Fairfield University is investigating reports of students who live off-campus holding a racially-insensitive party with a "ghetto" theme over the weekend, according to several news outlets.
The Connecticut Post reports that the “ghetto-themed” party was held on Saturday night.
Fairfield University issued a statement saying officials learned over the weekend that students who currently live off-campus “allegedly hosted a culturally insensitive party at one of the residences” and university administration is working with students and diversity officers to investigate the incident.
In response, the Office of Student Diversity and Multicultural Affairs will be open and holding extended evening hours to meet with students and the student association held an emergency meeting to plan a student forum for this week.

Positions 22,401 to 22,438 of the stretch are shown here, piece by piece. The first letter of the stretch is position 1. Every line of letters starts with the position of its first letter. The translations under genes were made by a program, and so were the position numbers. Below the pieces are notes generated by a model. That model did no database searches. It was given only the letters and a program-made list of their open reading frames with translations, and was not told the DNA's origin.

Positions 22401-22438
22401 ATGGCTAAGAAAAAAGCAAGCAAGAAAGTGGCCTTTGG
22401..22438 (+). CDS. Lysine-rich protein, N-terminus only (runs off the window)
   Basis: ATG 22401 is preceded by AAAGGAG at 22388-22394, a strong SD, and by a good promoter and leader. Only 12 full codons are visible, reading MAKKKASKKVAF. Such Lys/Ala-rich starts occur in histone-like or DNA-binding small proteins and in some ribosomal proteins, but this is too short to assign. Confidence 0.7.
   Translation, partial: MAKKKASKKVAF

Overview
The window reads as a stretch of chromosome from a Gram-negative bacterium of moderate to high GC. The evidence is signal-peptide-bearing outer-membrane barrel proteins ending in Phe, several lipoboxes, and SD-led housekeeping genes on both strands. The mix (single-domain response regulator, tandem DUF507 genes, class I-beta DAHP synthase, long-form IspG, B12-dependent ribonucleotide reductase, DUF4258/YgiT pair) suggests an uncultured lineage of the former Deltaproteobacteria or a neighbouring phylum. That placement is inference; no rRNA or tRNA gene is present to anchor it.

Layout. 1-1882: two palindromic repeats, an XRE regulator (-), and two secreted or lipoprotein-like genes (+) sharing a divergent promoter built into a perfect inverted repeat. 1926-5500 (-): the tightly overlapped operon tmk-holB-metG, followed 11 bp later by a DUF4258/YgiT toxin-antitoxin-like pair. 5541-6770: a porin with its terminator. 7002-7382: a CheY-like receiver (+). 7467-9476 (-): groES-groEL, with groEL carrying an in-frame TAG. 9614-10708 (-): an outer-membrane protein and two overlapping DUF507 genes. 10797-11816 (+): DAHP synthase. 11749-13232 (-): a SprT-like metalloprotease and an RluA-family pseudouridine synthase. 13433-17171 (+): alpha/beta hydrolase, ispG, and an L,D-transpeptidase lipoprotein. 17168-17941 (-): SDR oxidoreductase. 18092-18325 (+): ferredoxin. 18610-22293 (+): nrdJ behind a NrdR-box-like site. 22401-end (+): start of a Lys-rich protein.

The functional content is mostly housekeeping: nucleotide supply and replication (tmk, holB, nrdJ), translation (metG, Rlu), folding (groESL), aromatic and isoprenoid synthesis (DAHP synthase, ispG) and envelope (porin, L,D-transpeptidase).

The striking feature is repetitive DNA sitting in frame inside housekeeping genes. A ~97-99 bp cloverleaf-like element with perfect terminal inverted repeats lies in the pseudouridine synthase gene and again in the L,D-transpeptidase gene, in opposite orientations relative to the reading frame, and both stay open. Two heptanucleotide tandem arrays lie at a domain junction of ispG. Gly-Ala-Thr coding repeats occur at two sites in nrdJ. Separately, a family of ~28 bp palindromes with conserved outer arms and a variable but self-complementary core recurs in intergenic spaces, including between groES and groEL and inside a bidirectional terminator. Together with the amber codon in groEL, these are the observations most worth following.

Faculty and administrators are also planning a dialogue, which will be open to all members of the university community.
“Fairfield University is explicitly committed as a Jesuit and Catholic university to a culture that embraces and celebrates diversity, and we actively encourage conversations and support programs that deepen our students’ cultural sensitivity, while also impressing upon them that they are expected to be exemplary in their dealings with one another, and with everyone in the community,” a statement from the university says. “We expect that our students, faculty and staff maintain the highest level of respect for one another. We will be investigating this matter immediately, and will take appropriate actions as soon as the facts have been determined.”
The school said it is committed to an “inclusive, welcoming community that represents the diverse cultures that our students come from and where they will live.”
Last year, Yale University received national attention when allegations swirled that a fraternity held a "White Girls Only" party, but the school found "no evidence of systematic discrimination against people of color" and students who were at the party said that guests were allowed in on a first-come basis before it got too crowded and "men and women of color were among those admitted."